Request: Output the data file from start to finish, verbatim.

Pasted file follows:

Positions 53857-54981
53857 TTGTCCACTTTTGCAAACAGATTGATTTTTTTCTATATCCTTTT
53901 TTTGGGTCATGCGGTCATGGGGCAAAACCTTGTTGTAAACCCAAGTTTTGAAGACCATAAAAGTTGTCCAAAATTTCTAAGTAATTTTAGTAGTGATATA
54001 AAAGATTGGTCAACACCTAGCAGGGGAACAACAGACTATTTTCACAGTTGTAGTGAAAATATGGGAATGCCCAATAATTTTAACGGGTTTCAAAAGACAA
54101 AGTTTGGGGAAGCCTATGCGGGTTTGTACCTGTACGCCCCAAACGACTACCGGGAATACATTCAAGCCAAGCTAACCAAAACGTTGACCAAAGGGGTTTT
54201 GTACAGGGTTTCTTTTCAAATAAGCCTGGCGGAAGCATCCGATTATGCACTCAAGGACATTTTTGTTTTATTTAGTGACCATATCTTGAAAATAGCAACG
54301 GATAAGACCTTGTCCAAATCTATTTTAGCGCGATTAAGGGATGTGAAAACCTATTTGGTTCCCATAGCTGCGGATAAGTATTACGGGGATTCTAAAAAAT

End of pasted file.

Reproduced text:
Positions 53857-54981
53857 TTGTCCACTTTTGCAAACAGATTGATTTTTTTCTATATCCTTTT
53901 TTTGGGTCATGCGGTCATGGGGCAAAACCTTGTTGTAAACCCAAGTTTTGAAGACCATAAAAGTTGTCCAAAATTTCTAAGTAATTTTAGTAGTGATATA
54001 AAAGATTGGTCAACACCTAGCAGGGGAACAACAGACTATTTTCACAGTTGTAGTGAAAATATGGGAATGCCCAATAATTTTAACGGGTTTCAAAAGACAA
54101 AGTTTGGGGAAGCCTATGCGGGTTTGTACCTGTACGCCCCAAACGACTACCGGGAATACATTCAAGCCAAGCTAACCAAAACGTTGACCAAAGGGGTTTT
54201 GTACAGGGTTTCTTTTCAAATAAGCCTGGCGGAAGCATCCGATTATGCACTCAAGGACATTTTTGTTTTATTTAGTGACCATATCTTGAAAATAGCAACG
54301 GATAAGACCTTGTCCAAATCTATTTTAGCGCGATTAAGGGATGTGAAAACCTATTTGGTTCCCATAGCTGCGGATAAGTATTACGGGGATTCTAAAAAAT